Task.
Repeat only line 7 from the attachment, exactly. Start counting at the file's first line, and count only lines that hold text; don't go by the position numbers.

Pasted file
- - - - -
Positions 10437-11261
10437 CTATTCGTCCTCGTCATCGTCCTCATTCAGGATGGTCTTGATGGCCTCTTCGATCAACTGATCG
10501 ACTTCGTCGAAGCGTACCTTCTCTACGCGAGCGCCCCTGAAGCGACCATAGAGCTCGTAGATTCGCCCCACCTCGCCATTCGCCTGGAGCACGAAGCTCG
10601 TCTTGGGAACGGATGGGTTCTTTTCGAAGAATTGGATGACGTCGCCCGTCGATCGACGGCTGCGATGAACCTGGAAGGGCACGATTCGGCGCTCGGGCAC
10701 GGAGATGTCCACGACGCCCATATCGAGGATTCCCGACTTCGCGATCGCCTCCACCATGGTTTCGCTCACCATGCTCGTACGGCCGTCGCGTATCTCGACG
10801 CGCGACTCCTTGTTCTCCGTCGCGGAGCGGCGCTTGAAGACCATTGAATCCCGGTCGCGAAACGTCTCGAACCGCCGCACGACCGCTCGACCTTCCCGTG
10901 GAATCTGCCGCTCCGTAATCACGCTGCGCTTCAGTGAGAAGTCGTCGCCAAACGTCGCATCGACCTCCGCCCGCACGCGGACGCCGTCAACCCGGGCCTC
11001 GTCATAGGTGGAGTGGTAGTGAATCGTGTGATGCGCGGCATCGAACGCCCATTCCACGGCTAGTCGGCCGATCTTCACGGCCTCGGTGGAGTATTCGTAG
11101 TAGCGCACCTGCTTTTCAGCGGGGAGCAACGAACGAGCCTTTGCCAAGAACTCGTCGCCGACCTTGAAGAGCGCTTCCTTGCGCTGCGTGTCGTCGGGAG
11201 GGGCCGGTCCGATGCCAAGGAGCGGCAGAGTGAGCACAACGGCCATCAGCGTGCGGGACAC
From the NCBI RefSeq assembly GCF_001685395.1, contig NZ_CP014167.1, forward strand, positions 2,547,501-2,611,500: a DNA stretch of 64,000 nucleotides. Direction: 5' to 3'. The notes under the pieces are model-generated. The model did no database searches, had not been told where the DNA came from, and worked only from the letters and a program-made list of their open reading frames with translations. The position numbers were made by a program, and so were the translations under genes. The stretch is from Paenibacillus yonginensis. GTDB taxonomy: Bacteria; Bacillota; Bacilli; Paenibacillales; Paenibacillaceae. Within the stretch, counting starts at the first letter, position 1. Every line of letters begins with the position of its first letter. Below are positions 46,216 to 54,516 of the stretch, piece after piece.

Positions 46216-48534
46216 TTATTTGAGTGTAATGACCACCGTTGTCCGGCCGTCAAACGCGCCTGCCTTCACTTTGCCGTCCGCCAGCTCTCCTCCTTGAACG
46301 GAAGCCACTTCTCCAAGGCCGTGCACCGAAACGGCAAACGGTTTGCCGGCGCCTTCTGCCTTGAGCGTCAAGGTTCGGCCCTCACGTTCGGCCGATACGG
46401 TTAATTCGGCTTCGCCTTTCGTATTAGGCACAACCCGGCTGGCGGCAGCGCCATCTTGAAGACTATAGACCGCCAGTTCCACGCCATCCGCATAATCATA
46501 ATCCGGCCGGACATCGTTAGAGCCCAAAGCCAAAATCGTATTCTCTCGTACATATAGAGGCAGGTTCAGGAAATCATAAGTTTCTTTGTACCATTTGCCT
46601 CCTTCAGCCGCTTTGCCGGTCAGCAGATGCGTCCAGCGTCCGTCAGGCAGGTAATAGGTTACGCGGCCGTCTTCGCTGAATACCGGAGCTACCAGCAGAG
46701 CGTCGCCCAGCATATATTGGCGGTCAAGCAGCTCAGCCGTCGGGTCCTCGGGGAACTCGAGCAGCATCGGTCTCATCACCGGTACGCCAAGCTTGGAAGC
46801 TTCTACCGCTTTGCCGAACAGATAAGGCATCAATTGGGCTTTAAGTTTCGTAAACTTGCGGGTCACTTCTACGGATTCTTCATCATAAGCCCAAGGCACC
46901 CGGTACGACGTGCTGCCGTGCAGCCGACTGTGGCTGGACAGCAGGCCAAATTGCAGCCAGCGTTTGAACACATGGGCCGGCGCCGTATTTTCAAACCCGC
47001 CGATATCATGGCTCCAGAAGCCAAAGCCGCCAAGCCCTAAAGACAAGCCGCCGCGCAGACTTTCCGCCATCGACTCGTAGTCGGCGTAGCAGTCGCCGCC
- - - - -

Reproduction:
10901 GAATCTGCCGCTCCGTAATCACGCTGCGCTTCAGTGAGAAGTCGTCGCCAAACGTCGCATCGACCTCCGCCCGCACGCGGACGCCGTCAACCCGGGCCTC